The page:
For Mercer Union's Music in Alternative Spaces fifth performance, John Mark Sherlock's concert featured mesmerizing undulations from customized instruments including Fender Rhodes electric pianos, Clavinet, Hammond organ and an "organette". The orangette was described by John Mark as an "ecumenical" instrument since it was created by piecing together discarded organ parts from ecclesial sources of various denominations. The unique instrument, as even a sculptural work, was perfectly suited for the theme piece titled "salvage/wreckage" as Sherlock reeled in and rescued floating treasures from deep ambient waters of affecting sound.
I am currently completing an interview with John Mark Sherlock. Here is a short excerpt:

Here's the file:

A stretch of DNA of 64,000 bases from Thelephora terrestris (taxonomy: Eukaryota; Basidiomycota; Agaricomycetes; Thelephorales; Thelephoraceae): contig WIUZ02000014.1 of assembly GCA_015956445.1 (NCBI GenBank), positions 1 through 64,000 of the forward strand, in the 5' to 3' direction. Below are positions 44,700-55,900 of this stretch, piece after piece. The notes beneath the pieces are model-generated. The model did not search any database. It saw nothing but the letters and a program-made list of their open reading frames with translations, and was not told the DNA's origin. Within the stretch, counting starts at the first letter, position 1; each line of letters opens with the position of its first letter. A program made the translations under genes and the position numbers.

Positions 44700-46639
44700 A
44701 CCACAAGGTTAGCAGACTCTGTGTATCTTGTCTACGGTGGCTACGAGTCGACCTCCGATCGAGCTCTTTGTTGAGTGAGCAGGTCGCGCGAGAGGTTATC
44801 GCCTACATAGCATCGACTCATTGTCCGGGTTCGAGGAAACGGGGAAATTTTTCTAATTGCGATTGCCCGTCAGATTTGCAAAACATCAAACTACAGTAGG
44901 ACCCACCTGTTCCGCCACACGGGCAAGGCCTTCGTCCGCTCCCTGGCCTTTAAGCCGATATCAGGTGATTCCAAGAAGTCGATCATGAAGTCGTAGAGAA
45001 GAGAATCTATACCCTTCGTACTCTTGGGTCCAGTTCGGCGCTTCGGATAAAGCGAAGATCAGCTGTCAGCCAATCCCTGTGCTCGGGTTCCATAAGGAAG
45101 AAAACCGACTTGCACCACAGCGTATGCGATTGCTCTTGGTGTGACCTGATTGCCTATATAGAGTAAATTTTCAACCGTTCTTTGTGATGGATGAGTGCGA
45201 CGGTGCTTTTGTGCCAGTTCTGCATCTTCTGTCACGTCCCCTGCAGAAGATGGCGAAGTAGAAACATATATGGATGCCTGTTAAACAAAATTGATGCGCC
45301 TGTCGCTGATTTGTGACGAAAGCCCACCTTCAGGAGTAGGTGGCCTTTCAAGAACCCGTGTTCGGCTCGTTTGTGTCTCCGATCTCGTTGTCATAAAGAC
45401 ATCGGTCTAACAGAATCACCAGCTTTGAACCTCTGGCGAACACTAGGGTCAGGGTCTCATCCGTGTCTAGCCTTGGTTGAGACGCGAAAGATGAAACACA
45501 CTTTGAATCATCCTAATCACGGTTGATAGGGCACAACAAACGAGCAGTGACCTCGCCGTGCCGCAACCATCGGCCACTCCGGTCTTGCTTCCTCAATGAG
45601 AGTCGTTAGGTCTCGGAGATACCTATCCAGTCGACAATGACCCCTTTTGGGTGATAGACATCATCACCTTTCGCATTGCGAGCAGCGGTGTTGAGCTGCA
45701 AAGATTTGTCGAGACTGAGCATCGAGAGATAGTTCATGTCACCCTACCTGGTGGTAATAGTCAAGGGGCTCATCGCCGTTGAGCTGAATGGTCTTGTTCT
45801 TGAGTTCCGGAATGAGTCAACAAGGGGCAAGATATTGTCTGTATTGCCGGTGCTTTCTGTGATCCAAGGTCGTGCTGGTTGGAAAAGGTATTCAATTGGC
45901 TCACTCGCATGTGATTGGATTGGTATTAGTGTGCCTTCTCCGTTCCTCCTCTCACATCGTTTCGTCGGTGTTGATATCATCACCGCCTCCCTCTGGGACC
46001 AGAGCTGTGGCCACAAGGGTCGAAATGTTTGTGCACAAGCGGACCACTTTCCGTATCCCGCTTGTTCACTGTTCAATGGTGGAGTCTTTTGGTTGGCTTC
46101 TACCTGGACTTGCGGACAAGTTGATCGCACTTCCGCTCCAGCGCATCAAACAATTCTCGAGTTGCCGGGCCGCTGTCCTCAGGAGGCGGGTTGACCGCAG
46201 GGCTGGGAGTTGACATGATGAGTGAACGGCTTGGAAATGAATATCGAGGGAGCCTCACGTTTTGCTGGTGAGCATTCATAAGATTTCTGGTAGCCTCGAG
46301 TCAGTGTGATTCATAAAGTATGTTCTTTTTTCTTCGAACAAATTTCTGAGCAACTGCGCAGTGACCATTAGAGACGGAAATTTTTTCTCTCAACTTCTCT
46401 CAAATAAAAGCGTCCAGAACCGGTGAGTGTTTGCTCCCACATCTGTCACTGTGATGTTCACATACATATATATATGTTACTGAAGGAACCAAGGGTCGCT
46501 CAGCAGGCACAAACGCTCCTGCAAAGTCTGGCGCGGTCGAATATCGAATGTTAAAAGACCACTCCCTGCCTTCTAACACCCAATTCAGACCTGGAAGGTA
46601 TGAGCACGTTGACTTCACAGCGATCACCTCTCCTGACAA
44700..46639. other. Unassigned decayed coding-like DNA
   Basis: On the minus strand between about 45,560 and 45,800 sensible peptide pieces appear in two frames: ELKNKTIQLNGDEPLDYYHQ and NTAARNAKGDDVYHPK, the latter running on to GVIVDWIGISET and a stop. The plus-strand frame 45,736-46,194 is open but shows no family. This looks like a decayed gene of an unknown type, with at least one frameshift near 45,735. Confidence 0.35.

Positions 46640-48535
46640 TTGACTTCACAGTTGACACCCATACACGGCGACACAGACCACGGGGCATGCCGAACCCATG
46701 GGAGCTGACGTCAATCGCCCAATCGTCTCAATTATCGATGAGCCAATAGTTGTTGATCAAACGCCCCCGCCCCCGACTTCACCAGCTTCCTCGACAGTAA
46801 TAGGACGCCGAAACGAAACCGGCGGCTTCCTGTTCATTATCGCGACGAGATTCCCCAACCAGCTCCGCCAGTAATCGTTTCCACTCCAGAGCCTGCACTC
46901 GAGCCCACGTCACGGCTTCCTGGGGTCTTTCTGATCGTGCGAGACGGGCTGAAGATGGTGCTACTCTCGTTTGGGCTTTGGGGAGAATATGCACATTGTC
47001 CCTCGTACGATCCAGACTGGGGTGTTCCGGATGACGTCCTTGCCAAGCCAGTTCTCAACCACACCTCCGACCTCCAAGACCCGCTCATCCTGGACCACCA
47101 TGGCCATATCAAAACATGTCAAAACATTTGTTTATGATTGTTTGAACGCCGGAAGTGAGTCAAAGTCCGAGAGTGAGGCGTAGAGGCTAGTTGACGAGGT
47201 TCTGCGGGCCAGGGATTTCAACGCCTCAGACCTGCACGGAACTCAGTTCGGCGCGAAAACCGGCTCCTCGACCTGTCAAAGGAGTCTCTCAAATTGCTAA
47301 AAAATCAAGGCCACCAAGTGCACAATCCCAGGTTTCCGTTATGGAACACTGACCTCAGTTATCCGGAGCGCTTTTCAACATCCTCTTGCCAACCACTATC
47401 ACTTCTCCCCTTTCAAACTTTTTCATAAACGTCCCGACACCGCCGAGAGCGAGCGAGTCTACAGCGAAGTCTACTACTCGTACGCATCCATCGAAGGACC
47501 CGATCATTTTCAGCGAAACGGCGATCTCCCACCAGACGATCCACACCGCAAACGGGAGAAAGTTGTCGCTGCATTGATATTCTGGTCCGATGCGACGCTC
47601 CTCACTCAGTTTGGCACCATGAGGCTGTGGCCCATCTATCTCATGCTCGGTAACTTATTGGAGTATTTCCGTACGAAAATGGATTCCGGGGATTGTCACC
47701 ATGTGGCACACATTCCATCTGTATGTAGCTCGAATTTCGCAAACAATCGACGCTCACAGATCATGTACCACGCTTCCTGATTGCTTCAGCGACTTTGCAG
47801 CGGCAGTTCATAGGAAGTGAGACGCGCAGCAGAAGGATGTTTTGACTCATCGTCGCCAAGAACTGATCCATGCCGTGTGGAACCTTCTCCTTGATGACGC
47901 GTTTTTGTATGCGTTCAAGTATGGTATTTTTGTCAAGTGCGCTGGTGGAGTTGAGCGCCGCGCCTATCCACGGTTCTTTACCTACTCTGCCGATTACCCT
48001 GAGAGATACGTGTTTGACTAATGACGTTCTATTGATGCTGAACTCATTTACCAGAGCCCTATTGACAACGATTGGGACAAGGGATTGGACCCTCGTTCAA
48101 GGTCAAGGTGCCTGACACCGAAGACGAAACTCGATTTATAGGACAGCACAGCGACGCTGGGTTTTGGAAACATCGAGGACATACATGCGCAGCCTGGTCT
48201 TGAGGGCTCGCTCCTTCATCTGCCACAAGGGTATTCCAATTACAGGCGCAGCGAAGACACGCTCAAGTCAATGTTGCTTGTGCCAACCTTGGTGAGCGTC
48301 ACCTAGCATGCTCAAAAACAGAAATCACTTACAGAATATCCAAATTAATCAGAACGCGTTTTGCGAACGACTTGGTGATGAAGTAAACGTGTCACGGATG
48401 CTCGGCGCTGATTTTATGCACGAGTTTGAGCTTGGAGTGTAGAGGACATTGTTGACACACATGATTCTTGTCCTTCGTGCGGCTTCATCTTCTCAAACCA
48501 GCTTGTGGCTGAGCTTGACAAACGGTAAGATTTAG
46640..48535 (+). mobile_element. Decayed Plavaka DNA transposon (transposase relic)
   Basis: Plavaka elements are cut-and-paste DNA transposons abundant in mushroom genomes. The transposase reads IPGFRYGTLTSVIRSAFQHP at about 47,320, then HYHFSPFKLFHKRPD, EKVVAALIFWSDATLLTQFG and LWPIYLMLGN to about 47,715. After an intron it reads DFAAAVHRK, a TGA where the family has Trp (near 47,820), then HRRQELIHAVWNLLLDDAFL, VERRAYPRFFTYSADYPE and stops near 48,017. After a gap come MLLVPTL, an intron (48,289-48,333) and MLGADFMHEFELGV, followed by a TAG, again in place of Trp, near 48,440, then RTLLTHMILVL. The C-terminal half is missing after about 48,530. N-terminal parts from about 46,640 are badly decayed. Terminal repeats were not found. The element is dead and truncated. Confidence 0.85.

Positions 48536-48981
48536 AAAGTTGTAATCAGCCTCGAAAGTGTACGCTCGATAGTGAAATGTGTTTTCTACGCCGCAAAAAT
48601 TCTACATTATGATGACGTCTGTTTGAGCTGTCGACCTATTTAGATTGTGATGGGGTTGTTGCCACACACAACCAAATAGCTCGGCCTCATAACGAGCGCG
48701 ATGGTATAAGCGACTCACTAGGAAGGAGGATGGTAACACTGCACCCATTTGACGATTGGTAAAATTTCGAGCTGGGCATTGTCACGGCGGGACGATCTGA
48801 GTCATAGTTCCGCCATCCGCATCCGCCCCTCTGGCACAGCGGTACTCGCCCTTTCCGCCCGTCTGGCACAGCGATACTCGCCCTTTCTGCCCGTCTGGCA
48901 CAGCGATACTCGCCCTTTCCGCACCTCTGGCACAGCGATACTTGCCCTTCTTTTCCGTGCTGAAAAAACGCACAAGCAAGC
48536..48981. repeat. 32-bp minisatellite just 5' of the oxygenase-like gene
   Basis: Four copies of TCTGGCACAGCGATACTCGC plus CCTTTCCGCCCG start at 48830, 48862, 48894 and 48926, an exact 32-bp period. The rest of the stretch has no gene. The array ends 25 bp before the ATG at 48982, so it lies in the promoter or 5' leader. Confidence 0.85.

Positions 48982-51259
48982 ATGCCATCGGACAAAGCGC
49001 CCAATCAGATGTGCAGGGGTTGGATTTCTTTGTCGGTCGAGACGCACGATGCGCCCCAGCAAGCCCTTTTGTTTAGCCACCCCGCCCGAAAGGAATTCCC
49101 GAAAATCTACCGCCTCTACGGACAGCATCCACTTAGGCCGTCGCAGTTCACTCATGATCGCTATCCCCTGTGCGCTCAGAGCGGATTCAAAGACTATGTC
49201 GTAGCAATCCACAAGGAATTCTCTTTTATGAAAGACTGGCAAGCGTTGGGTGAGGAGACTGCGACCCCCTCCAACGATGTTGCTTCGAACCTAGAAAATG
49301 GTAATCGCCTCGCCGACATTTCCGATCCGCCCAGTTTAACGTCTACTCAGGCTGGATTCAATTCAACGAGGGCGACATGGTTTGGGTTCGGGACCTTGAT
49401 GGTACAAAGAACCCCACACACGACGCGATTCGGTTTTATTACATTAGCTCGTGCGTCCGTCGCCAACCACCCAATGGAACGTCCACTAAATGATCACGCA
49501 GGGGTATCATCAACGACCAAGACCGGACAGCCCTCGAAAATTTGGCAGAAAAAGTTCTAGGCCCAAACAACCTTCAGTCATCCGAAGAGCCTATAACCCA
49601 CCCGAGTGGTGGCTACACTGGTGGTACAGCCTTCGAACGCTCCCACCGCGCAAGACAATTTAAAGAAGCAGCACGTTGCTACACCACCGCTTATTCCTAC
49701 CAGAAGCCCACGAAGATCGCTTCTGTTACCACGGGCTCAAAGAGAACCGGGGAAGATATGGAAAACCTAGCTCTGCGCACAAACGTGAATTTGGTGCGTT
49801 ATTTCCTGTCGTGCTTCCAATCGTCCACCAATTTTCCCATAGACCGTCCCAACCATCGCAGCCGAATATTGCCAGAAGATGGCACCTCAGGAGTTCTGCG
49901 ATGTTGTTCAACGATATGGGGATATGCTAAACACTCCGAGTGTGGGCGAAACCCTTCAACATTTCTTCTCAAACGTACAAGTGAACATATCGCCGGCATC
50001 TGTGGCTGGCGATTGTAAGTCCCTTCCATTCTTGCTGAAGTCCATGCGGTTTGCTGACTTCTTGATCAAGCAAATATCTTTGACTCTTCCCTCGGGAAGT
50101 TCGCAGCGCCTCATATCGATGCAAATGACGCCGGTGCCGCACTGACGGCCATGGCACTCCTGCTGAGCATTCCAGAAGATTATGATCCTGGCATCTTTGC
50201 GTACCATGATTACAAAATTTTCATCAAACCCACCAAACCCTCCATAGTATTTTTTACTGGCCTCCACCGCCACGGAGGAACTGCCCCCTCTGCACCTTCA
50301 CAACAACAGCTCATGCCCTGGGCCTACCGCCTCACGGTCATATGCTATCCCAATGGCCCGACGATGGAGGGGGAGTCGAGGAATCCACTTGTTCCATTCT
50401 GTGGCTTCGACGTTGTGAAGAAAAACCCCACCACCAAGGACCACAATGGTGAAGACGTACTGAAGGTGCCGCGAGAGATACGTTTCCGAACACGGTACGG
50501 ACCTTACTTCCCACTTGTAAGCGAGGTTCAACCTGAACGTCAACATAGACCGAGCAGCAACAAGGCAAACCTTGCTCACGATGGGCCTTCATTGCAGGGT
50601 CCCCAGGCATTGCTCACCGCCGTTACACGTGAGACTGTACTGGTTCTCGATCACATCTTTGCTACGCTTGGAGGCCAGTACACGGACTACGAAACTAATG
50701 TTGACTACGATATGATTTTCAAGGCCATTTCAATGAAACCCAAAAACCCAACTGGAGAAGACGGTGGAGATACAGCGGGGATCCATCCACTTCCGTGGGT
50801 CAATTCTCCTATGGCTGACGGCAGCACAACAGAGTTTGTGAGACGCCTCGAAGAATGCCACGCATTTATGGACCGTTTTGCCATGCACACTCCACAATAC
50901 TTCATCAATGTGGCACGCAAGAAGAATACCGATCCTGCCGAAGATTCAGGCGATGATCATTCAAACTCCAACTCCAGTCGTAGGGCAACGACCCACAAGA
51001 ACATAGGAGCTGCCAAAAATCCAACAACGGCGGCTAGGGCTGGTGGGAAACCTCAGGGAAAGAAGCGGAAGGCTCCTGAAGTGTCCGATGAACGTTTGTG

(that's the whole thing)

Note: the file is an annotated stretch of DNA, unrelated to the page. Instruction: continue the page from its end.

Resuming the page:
OC: The press release for the performance states, "these pieces will involve a mobile approach to form". Does this mean motion will be also be a choreographed element of the performance?
JMS: This mobile approach is a way of writing music I have adopted for some time now. More music is written for each performer than they can physically play. They can choose their own path through the work, often playing from the same part. In this way the overall piece is declaimed, or not - as though it mattered - in what amounts to incidental orchestration. In "salvage/wrecking" two pieces are played simultaneously. Conceptually, for me, this adds to the mobile form - and I'm thinking mobile as in Calder, right?John Mark Sherlock's website